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Transition Year (TY) (Irish: Idirbhlian) is an optional one-year school programme that can be taken in the year after the Junior Certificate in Ireland and is intended to make the senior cycle a three-year programme encompassing both Transition Year and Leaving Certificate. Transition Year was created as a result of the Programme for Economic and Social Progress which called for a six-year cycle of post-primary education. The mission statement of the Transition Year is:
- To promote the personal, social, educational and vocational development of pupils and to prepare them for their role as autonomous, participative and responsible members of society.
Transition Year was introduced as a pilot project in September 1974, however it was not until September 1994 that the programme was introduced mainstream. Transition Year is not examined, but rather is assessed, and is intended to be a broad educational experience which assists in the transition from the school environment by encouraging creativity and responsibility for oneself. Approximately 75% of second-level schools offer the programme and it consists of both education and work experience. Schools generally set admissions criteria and design the programme based on local needs in accordance with departmental guidelines.
The year focuses on many non-academic subjects, such as life skills including: First Aid, cooking, self-defense, driving and typing. A lot of sport goes on, with many different types including: rock-climbing, hill-walking, horse-riding, sailing, kayaking and orienteering. Voluntary Work is a requirement in many schools, with students helping out in local communities and charities. There are many programs especially geared toward TY students such as Student Enterprise. Students in TY are also encourages to take part in various competitions and programs outside the school, these include BT Young Scientist, Gaisce: The President's Award and Junk Kouture. Many schools use TY as an opportunity to give their students different experiences by organising foreign exchanges, putting on school musicals, etc. It is not possible to fail Transition Year overall: all students continue to their next year of education no matter what their results. However, if a student does not do the set work or is absent for a large amount of time, there is a chance that the school will request that they leave.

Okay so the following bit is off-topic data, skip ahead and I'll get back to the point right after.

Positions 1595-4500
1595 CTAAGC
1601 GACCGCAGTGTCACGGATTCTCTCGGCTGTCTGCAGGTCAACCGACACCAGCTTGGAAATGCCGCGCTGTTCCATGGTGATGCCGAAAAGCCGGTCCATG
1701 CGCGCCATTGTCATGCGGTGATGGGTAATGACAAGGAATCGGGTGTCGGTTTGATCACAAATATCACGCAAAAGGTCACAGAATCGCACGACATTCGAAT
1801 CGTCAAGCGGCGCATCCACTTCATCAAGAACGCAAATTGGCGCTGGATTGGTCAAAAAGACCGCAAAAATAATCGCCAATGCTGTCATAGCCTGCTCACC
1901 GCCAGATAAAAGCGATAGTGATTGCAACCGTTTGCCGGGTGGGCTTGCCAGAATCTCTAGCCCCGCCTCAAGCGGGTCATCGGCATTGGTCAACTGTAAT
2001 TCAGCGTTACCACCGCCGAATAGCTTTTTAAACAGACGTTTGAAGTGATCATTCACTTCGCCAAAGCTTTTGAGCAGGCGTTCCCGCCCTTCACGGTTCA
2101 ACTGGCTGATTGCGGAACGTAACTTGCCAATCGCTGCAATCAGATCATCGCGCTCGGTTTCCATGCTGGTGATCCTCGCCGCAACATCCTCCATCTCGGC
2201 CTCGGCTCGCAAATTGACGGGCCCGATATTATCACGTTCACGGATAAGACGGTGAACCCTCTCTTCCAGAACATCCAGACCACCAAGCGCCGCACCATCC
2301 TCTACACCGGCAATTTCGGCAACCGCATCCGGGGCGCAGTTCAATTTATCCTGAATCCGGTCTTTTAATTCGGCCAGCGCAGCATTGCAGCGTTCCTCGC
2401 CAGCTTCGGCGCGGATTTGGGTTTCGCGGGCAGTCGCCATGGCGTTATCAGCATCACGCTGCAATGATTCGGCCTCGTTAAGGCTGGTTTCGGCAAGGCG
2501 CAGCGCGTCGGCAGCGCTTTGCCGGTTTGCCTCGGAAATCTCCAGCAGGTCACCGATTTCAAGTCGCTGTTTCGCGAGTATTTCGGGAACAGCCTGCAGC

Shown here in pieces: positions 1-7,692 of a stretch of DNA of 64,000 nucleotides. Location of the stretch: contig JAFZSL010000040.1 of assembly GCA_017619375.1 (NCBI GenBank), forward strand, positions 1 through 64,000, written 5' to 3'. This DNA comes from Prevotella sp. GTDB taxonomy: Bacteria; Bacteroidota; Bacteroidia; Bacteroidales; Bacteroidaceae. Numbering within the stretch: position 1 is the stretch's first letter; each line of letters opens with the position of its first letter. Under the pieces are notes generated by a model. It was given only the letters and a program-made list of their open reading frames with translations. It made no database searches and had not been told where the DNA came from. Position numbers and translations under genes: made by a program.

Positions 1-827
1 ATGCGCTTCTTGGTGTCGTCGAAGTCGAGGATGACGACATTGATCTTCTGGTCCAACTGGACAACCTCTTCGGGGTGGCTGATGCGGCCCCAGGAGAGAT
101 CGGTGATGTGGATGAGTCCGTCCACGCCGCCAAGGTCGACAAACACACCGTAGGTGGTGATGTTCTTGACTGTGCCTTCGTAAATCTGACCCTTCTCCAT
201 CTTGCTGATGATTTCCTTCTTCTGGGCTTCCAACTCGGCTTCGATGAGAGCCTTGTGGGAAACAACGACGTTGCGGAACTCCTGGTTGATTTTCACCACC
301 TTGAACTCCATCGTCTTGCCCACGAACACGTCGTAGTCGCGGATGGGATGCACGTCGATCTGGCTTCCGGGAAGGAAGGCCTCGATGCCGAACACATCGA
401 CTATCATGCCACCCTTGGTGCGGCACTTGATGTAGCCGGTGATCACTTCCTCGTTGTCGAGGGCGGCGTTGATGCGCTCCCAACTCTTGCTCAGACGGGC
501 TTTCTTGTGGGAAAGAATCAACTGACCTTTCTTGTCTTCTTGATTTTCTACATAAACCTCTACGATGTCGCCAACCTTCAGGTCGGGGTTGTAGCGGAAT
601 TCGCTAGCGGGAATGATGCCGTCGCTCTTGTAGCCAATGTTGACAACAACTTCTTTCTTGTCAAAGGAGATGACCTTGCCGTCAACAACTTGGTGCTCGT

Many consider it to be a break from the pressure of examinations. However most teachers would agree that Transition Year gives students a valuable opportunity to engage in a wide variety of interesting, diverse, and challenging areas of their subjects which do not normally make the curriculum.
Advantages of Transition Year
Transition Year could be considered to be a year for maturity and development. Activities such as work experience, mountain climbing, and mini-company encourage growth and teamwork within the student body.
The student can try out a wide variety of different subjects which can help him/her decide which ones he/she wants to study for the Leaving Certificate.
A report from the National Council for Curriculum and Assessment found that if students opt to do Transition Year, their Leaving Certificate results could increase. It can give students previously unknown confidence within themselves.
The student can work on his/her weaker subjects so he/she is a lot more able to take on the workload in fifth year.
Criticism of Transition Year
In 2007, the Department of Education and Skills asserted that most teachers and principals are not really challenging students in Transition Year, based on official figures from a WSE report: "There was evidence that the content of certain subject areas lacked substance and that students were not being sufficiently challenged. It is strongly recommended that a root and branch review of the programme be undertaken."
In 2011, independent councillor Richard Finn said Transition Year was a doss year and costs parents a fortune. 
In 2012, Dermot Kirwan of Friends of the Elderly criticized Transition Year for being a "self-indulgent luxury that we cannot afford" and was not "fit for purpose" given the current economic crisis. 
Uptake of Transition Year
A study conducted by Transition Year Ireland based on figures obtained from the CSO showed that the uptake of Transition Year increased from 38.42% in 2001 to 63.55% in 2013. Percentages were calculated by comparing the number 4th (Transition) year students in any given year to the number of 3rd year students in the preceding year (nationally).
Uptake in other years were 38.35% in 2002, 39.57% in 2003, 41.33% in 2004, 45.41% in 2005, 47.43% in 2006, 48.86% in 2007, 50.44% in 2008, 52.75% in 2009, 54.34% in 2010, 57.94% in 2011, 61.53% in 2012
- Circular M31/93, Department of Education, Ireland, 1993
- Progranme for Economic and Social Progress, Government of Ireland, Dublin, 1991
- Rules and Programme for Secondary Schools, Department of Education and Science, Ireland, 2004
- Transition Year information, citizensinformation.ie, accessed March 2010
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